Canadian Distribs Eye Slim Feature Pickings

Boxoffice performance of specialty films is sinking in English Canada and pics from France and Europe have nose-dived in Quebec.

“American films have been strong and are getting stronger: it’s a worldwide phenomenon,” per Andre Link, topper Cinepix C/FP distribution.

Add to that “what looks like a mediocre year for films at Cannes,” and you get an orchard-full of distribs who are going “cherry picking” on the Croisette, per Victor Loewy, topper at Alliance Releasing, the most active distrib in French and English Canada. Over 14 distribution companies have reps “gem hunting” in Cannes.

Loewy isn’t expecting to find gold. He said, “There’s nothing exciting in competition that doesn’t already have a U.S. distributor,” which is a roadblock for a “big ticket company looking for big ticket films.”

Loewy’s situation is not unique. Most Canadians are looking to buy commercial fare.

“We’re looking for theatrical pictures, the more commercial the better. We’re not as interested in specialty pictures,” said Toronto-based Andy Emilio, senior v.p. of C/FP Distribution. He said public interest in specialty pics, such as “Icicle Thief and “Taxi Blues,” has really dropped off.

“High profile specialty pictures haven’t performed as well as we would have liked of late,” he added. All things considered, Emilio said, “it’s all we can do just to make money.”

The scenario is the same in Quebec. “French films (from France) are doing basically nothing. They’re not working. Period,” per Loewy. He said there are very few exceptions to the rule including “Tatie Danielle,” “Cyrano De Bergerac” (which did over $C2 million in Quebec alone for Cinepix C/FP) and “Nikita” (distributed by Key Largo in Quebec and Alliance in English Canada).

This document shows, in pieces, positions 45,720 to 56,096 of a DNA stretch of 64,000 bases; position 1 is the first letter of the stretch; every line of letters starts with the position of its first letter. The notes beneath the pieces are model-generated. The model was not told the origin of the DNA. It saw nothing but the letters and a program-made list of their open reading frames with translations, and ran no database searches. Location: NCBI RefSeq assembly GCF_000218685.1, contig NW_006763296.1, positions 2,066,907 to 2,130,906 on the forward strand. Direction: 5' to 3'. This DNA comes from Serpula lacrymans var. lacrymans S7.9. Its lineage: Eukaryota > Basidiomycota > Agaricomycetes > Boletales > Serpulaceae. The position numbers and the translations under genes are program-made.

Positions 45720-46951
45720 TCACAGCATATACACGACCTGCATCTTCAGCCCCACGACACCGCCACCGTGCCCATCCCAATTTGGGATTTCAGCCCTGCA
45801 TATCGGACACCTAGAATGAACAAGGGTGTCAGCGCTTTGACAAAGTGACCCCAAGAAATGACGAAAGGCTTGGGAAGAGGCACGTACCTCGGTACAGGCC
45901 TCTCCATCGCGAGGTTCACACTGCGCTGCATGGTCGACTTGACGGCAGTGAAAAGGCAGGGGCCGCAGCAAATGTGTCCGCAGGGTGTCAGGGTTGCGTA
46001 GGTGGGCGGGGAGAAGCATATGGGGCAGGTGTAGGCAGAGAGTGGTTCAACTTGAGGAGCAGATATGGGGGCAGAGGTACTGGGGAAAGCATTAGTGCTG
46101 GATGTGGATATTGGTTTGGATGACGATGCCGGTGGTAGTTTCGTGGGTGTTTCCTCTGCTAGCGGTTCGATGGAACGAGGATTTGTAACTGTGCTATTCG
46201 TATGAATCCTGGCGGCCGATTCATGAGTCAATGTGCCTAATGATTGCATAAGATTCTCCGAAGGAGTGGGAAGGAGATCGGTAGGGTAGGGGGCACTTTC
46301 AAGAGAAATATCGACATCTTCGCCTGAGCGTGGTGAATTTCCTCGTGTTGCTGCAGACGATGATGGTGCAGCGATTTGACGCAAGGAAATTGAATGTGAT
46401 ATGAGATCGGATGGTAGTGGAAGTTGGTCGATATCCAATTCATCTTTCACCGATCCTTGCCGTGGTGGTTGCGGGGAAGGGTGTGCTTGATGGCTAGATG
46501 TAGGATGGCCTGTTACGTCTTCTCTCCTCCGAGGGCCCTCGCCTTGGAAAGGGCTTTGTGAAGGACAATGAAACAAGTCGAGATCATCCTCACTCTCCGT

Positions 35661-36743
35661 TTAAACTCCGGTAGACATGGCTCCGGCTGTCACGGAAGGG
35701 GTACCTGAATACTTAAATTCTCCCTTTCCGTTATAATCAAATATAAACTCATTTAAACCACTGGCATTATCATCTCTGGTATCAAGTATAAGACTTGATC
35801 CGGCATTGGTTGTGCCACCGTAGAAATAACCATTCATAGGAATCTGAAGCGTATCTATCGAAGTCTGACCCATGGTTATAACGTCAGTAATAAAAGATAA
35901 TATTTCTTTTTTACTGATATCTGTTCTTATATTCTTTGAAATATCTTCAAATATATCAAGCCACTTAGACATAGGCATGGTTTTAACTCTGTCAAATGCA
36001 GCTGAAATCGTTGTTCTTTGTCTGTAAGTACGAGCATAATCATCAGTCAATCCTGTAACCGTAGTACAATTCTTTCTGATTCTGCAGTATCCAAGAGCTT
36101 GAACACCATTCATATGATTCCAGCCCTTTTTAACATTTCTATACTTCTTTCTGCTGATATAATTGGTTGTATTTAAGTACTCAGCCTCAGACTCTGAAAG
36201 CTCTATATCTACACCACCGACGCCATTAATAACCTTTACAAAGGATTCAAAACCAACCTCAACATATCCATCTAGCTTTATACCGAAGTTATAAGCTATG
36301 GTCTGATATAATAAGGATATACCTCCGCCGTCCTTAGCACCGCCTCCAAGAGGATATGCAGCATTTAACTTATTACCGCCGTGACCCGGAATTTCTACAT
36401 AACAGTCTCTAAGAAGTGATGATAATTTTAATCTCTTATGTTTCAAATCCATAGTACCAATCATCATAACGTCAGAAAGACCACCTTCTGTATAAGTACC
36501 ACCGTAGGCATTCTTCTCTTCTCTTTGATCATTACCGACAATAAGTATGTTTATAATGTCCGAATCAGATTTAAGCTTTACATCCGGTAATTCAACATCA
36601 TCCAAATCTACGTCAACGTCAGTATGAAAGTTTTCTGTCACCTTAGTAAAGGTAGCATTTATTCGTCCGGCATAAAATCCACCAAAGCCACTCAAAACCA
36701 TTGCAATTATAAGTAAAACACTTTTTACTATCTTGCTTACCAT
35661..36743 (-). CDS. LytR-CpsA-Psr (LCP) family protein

Virtually all Quebec distribs said they’re being very careful about their acquisitions of French fare this year (a category which used to account for 10% to 15% of all films in Quebec). “Despite the fact that everybody tells you they’re being cautious, it’s not true,” Loewy insisted. “Half of the Quebec distribs are in Paris right now (April),” he said. True enough. Distribs traditionally shop in Paris before Cannes to get a jump on their competitors. However, even in Paris there was no shopping spree.

“In previous years, the films (screened in Paris) were all presold. This year there’s a lot unsold. I think that says a lot,” according to Marie-Claude Poulin, Montreal-based buyer for Malofilm distribution. That spells more cherry picking.

The Toronto Malofilm rep, Jim Murphy, said for English Canada he’s looking for video-driven releases as well as theatrical films.

Andy Myers, general manager Norstar Releasing, wants “story-driven quality films primarily for theatrical distribution,” and plans to be “pounding the pavement to ferret them out.”

Of all Canadian distribs, there’s only one who said he had “more money to spend” and plans to buy “seven or eight” pictures: that’s Orval Fruitman, prez of Brightstar Distribution, who wants both “art films and commercial films.”

The rest said they have no specific number or shopping agenda. Time and time again, distribs said the days of acquiring large numbers of films to fill screens are long gone. Now, distribs are prudently buying films based strictly on their own merits.

“The trap we can get into is buying a certain amount of product,” Emilio said. “I think you have to cut the cloth to fit the suit.”

Loewy agreed. Alliance has solid output deals with London-based Film Four International and New Line for British and American fare, so there’s no panic. “We’re very laid back,” he said.

Karen Murray in Toronto contributed to this report.

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